Yolonda Ross (‘The Chi’) on the Lena Waithe series and the reputation of her hometown: ‘Chicago has gotten a bad rap’ [EXCLUSIVE VIDEO INTERVIEW]

Chicago native Yolonda Ross was excited to participate in “The Chi” because it presented her city “in a positive way.” Though crime happens everywhere, “Chicago really has gotten a bad rap,” so Ross was compelled by the way that creator Lena Waithe made “characters and situations personal, so that people could get how some of these things can actually happen.” This Showtime ensemble drama, also starring Jason Mitchell, Ntare Guma Mbaho Mwine and Sonja Sohn, examines life on the South Side of Chicago and ended its 10-episode first season in March. It will be back for a second season. Watch our exclusive video interview with Ross above.

SEE ‘The Chi’ Emmy FYC event: Red carpet interviews with Jason Mitchell, Lena Waithe, Rick Famuyiwa, and Lil Rel Howery [WATCH]

Ross plays Jada Washington, a single mother working as a nurse to raise her son, Emmett (Jacob Latimore). Looking after a young black man is “a lot in itself these days,” says Ross, “because you never know what could happen once they leave the house.” So Jada gives Emmett some tough love when it comes to raising his own children. “She’s trying to guide him so that he makes the right decisions along the way,” and with Jada’s help “you see how Emmett grows” and “takes more responsibility.”

As a nurse, Jada also cares for an elderly woman named Ethel (LaDonna Tittle), whose grandson Ronnie (Mwine) is rarely around. “I thought that was such a great character to write,” says Ross of Ethel, noting how the elderly are often “neglected” as characters on TV. Ross thought it was interesting to show how “a black family deals with” aging people. “We care for our own,” she explains, “and things aren’t always as easy.” Jada steps in to look after her not only because “it’s her job,” but also because “she does feel for this woman. They do become friends.”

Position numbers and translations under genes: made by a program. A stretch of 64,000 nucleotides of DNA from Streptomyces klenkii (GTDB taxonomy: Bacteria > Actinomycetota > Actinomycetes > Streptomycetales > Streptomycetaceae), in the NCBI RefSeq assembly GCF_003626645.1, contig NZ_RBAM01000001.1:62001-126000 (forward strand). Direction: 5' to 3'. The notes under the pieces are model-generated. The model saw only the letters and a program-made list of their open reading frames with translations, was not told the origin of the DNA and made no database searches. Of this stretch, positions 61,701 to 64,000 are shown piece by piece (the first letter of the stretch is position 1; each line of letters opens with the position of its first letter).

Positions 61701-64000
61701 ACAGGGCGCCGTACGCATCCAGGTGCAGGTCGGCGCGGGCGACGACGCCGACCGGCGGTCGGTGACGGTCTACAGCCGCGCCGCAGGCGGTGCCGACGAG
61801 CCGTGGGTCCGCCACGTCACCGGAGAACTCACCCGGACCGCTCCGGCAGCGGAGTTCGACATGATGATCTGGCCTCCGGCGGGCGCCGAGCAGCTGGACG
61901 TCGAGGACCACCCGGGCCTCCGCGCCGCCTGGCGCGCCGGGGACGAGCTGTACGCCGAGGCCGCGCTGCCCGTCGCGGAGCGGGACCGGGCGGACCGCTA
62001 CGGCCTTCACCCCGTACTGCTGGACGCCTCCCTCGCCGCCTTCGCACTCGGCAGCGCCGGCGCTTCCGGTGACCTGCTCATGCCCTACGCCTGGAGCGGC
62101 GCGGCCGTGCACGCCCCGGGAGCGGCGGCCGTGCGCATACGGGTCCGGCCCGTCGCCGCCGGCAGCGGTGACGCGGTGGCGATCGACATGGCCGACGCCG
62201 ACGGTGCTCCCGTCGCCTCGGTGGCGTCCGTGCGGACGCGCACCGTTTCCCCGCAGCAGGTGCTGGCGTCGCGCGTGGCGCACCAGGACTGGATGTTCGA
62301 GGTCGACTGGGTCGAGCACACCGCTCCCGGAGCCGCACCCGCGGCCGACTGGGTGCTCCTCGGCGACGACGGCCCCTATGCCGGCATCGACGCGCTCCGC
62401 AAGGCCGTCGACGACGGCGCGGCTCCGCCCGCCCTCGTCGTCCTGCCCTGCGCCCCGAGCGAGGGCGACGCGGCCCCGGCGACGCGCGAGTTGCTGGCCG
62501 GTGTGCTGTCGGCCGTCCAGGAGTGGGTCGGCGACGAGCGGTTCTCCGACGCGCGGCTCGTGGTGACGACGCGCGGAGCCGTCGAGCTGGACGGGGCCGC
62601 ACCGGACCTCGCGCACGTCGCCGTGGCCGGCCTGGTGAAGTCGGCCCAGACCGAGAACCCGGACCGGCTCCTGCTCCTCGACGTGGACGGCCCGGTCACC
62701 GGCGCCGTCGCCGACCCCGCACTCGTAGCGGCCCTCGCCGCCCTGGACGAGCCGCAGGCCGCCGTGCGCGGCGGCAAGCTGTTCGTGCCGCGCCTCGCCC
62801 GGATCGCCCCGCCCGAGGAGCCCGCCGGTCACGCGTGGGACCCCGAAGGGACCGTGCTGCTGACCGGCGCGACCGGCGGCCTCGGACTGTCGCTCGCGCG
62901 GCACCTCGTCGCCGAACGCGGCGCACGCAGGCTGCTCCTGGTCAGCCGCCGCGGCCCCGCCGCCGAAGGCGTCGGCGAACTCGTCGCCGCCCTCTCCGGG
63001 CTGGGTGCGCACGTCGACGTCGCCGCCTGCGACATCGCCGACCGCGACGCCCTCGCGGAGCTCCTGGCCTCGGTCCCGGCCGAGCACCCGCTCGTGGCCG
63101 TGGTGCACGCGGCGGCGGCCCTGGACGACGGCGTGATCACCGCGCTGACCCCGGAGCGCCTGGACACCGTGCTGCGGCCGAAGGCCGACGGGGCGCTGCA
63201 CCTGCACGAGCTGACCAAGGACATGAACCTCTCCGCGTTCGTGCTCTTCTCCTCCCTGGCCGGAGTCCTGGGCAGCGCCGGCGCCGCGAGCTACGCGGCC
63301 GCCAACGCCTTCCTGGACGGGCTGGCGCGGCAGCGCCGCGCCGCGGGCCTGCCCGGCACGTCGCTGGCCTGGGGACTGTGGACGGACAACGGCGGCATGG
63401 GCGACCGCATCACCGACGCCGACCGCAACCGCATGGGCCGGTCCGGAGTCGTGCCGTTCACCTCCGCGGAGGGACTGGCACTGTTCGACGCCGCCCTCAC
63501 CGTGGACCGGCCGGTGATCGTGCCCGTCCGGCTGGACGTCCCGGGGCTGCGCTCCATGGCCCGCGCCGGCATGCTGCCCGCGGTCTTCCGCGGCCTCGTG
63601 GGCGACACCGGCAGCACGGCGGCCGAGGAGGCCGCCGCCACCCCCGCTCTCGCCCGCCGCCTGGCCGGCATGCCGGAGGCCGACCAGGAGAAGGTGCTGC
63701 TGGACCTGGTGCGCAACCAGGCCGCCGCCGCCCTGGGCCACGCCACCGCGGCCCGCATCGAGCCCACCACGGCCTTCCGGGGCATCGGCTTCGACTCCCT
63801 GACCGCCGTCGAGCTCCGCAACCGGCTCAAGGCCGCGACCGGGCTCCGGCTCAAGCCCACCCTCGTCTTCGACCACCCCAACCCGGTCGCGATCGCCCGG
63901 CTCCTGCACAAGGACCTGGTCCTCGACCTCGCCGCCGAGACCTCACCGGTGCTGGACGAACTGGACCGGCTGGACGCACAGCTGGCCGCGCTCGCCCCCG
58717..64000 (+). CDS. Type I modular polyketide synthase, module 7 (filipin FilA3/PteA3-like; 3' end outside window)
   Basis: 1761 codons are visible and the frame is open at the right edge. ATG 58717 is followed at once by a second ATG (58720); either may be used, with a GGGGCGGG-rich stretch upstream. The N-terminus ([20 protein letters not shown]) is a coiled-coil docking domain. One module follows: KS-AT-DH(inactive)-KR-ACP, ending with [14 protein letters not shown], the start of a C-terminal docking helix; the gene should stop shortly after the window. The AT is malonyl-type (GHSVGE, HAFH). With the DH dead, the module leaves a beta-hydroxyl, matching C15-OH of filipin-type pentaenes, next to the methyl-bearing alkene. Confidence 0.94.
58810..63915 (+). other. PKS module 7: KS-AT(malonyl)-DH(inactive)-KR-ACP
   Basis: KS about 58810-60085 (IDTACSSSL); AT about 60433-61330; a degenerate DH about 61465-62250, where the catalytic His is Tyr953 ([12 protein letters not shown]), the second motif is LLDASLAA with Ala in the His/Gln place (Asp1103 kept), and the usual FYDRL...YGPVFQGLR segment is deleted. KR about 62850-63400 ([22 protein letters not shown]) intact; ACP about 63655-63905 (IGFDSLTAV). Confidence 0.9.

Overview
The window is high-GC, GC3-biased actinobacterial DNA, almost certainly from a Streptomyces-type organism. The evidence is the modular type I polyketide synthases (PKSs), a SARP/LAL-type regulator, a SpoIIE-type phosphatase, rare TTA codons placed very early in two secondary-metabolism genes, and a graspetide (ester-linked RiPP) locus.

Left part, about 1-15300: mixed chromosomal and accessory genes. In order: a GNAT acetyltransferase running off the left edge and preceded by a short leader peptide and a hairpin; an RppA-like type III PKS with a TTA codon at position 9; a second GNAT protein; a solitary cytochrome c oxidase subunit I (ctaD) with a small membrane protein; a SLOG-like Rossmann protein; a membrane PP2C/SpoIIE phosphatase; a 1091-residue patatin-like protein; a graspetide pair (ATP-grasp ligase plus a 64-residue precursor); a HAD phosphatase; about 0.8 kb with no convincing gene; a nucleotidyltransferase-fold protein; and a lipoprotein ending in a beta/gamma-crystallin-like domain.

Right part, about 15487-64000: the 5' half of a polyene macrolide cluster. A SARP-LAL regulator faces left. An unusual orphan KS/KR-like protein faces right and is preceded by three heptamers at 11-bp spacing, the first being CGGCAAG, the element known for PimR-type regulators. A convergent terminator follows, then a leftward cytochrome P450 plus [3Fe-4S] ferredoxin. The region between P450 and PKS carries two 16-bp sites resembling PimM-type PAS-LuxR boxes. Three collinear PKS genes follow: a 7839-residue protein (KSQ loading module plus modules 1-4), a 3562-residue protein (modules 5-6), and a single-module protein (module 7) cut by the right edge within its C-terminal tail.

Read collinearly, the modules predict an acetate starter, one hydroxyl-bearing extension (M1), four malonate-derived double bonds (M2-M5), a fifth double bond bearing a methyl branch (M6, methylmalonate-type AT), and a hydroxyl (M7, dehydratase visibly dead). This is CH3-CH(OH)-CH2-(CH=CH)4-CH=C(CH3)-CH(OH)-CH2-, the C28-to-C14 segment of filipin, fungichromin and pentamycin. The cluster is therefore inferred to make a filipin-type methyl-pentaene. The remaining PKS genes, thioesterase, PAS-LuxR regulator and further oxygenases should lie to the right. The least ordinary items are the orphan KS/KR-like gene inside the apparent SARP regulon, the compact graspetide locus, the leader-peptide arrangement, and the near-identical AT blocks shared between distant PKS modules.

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Ross has had a long career on both the big screen and the small screen. She has competed twice at the Independent Spirit Awards for her film work: Best Debut Performance for “Stranger Inside” (2001) and Best Supporting Actress for “Go for Sisters” (2013). “Stranger Inside” also brought her a Breakthrough Award at the Gothams. Her other film credits include “Antwone Fisher” (2002), “Shortbus” (2006) and “I’m Not There” (2007), and she has appeared in TV shows including “Treme,” “The Get Down,” and “How to Get Away with Murder.”

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